Since I switched from film to digital, quite a few years ago, I’d been walking in a haze, half asleep. The pictures I was taking were but ghosts of themselves. Letting the camera record a JPEG is like standing next to the Mona Lisa and sketching it on a piece of cardboard with white chalk; most of the original purity and complexity are lost and can never be restored.
I still attempted to enhance my shots on the computer, of course, but it was a messy process and would unavoidably cost me some resolution, definition or range. I’d manage to get decent small final images for the web, but often felt like I had pushed my luck a little far.
Then a few days ago, while doing research on the HDR topic – which was not giving me the results I’d expected – I stumbled upon a site which used slightly different terms and looked at things from a different angle. I read it once, the entire site, missing some of the subtleties, then read it again. And suddenly it struck me in all its simplicity: I’d been approaching digital photography from the wrong angle all along.
The secret it seems, lies in recognizing that just as traditional photographers have been incorporating darkroom work into their final output, so must digital photographers! And in order to do so, one must absolutely shoot initially in RAW format. The RAW format is the digital equivalent to an exposed but undeveloped roll of film. All the scene’s information is there, intact, untreated and uncompressed, as opposed to the JPEG format where information is interpreted and compressed by the camera, with a serious quality loss and no way back.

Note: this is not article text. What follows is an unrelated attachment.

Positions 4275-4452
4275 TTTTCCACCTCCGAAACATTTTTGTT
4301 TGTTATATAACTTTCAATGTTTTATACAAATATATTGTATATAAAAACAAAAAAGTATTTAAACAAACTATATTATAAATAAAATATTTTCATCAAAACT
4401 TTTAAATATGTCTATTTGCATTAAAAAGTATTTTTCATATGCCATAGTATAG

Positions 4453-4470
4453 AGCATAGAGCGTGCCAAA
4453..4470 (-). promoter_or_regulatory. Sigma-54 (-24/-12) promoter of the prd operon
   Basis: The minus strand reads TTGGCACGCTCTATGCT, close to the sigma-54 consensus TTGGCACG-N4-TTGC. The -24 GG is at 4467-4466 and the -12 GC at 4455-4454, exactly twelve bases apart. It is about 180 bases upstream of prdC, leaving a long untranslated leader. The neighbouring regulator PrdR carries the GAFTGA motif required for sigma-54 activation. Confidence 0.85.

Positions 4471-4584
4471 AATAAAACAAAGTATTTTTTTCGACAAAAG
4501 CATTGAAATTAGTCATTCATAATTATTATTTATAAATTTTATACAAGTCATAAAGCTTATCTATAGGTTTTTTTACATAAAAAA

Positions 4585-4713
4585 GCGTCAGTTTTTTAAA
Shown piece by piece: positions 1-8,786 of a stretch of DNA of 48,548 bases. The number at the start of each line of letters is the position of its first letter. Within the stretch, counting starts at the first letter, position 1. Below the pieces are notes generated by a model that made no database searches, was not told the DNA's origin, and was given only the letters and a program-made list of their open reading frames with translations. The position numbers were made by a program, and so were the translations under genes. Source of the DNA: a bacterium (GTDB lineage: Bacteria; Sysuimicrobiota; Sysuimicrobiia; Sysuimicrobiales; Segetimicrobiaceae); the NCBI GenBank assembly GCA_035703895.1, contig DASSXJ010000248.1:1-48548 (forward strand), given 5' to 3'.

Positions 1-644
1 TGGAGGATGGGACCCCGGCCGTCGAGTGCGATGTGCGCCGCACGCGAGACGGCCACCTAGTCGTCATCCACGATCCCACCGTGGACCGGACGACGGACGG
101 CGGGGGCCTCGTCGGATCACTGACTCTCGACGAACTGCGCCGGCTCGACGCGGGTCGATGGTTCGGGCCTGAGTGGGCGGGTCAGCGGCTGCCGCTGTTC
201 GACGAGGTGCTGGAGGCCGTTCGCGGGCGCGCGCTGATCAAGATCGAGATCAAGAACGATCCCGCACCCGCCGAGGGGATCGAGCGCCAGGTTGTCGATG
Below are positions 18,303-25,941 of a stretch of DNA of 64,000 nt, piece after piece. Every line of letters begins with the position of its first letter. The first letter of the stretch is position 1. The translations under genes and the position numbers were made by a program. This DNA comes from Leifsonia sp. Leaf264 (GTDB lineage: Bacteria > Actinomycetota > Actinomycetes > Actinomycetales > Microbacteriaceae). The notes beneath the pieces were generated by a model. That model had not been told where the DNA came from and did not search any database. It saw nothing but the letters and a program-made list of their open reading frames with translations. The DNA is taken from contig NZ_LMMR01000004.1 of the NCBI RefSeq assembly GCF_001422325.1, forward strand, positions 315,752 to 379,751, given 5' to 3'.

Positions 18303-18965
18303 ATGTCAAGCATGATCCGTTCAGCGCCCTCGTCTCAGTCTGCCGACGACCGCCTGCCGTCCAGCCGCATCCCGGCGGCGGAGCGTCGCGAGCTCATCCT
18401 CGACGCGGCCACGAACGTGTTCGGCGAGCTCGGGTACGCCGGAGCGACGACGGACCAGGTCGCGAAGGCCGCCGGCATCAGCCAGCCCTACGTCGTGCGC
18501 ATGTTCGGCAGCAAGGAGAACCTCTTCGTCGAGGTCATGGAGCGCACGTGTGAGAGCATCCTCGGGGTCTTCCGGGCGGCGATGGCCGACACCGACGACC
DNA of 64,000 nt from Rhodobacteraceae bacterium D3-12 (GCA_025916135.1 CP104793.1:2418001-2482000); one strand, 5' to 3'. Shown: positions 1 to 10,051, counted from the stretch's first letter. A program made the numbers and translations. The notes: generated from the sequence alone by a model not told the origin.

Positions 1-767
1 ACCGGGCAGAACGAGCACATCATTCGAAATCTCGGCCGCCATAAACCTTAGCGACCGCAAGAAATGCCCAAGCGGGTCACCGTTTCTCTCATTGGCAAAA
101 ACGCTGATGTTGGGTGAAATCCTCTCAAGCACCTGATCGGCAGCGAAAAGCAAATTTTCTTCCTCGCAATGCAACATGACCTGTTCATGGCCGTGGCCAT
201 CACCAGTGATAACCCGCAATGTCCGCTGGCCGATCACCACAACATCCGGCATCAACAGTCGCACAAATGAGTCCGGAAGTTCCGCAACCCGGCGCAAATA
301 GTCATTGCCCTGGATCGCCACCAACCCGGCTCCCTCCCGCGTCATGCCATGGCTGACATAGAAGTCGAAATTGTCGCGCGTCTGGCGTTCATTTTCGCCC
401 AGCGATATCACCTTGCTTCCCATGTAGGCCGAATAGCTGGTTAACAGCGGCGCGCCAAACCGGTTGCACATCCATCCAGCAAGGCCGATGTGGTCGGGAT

And so that web site spoke of “undeveloped” digital pictures, and of developing them, and it suddenly all made sense. The RAW file had become the “digital negative”, my favorite photo editing program would be the darkroom and only skill and patience would allow me to reveal the digital photograph’s secrets and make it come to life.
So after years of resisting the temptation, mostly because it meant sitting on twice the capacity my memory cards would have yielded, I have finally switched from shooting JPEGs to RAWs. Nothing about the move has been easy, nor fast. I’ve effectively dropped my in-camera storage space by half. I now have images that load slowly, which nobody can view as is and on which I’ll have to spend more time to get them to exist.
But I have also gained a new playground, a mysterious Cave of Ali Baba. I’ve opened my own digital darkroom.
And what’s even more promising is that I now have the option of incorporating High Dynamic Range blending techniques into the early development process, effectively gaining an HDR negative to start with.
It will take time. I have to learn photography all over again. But I can now look at scenes with a more daring eye. I am one step closer to the creative landscape photography I’ve always dreamed of accomplishing.
The sleeper has awakened.
[The first attempts at digital developping, shot on the Seawall, will be posted in a day or two…]